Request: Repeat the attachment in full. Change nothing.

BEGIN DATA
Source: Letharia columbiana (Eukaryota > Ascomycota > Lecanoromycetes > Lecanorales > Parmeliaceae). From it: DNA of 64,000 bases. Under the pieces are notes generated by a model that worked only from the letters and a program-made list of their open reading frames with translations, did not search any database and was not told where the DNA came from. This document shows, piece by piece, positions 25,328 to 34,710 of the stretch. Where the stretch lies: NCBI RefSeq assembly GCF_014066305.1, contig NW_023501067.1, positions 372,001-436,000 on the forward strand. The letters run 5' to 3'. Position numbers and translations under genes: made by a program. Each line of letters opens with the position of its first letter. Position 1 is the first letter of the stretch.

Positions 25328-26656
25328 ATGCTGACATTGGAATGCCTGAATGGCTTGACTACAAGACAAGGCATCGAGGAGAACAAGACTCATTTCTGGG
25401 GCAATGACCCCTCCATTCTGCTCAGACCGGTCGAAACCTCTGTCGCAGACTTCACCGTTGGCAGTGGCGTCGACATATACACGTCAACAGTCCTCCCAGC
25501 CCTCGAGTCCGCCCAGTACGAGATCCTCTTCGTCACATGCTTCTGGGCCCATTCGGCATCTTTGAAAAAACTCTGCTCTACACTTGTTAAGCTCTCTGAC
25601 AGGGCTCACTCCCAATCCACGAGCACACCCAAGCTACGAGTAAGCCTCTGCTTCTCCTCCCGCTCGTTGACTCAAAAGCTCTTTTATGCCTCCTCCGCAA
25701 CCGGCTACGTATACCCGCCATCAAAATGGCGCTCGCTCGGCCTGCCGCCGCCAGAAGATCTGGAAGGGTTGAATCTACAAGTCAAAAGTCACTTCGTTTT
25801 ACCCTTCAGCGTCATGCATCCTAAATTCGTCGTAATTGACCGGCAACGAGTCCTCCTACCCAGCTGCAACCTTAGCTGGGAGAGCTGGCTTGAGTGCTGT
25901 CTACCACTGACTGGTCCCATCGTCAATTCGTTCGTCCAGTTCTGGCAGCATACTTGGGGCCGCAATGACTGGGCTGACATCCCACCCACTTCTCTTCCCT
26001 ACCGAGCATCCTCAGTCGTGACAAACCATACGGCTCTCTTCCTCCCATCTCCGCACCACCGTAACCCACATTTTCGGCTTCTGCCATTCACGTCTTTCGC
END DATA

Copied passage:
Source: Letharia columbiana (Eukaryota > Ascomycota > Lecanoromycetes > Lecanorales > Parmeliaceae). From it: DNA of 64,000 bases. Under the pieces are notes generated by a model that worked only from the letters and a program-made list of their open reading frames with translations, did not search any database and was not told where the DNA came from. This document shows, piece by piece, positions 25,328 to 34,710 of the stretch. Where the stretch lies: NCBI RefSeq assembly GCF_014066305.1, contig NW_023501067.1, positions 372,001-436,000 on the forward strand. The letters run 5' to 3'. Position numbers and translations under genes: made by a program. Each line of letters opens with the position of its first letter. Position 1 is the first letter of the stretch.

Positions 25328-26656
25328 ATGCTGACATTGGAATGCCTGAATGGCTTGACTACAAGACAAGGCATCGAGGAGAACAAGACTCATTTCTGGG
25401 GCAATGACCCCTCCATTCTGCTCAGACCGGTCGAAACCTCTGTCGCAGACTTCACCGTTGGCAGTGGCGTCGACATATACACGTCAACAGTCCTCCCAGC
25501 CCTCGAGTCCGCCCAGTACGAGATCCTCTTCGTCACATGCTTCTGGGCCCATTCGGCATCTTTGAAAAAACTCTGCTCTACACTTGTTAAGCTCTCTGAC
25601 AGGGCTCACTCCCAATCCACGAGCACACCCAAGCTACGAGTAAGCCTCTGCTTCTCCTCCCGCTCGTTGACTCAAAAGCTCTTTTATGCCTCCTCCGCAA
25701 CCGGCTACGTATACCCGCCATCAAAATGGCGCTCGCTCGGCCTGCCGCCGCCAGAAGATCTGGAAGGGTTGAATCTACAAGTCAAAAGTCACTTCGTTTT
25801 ACCCTTCAGCGTCATGCATCCTAAATTCGTCGTAATTGACCGGCAACGAGTCCTCCTACCCAGCTGCAACCTTAGCTGGGAGAGCTGGCTTGAGTGCTGT
25901 CTACCACTGACTGGTCCCATCGTCAATTCGTTCGTCCAGTTCTGGCAGCATACTTGGGGCCGCAATGACTGGGCTGACATCCCACCCACTTCTCTTCCCT
26001 ACCGAGCATCCTCAGTCGTGACAAACCATACGGCTCTCTTCCTCCCATCTCCGCACCACCGTAACCCACATTTTCGGCTTCTGCCATTCACGTCTTTCGC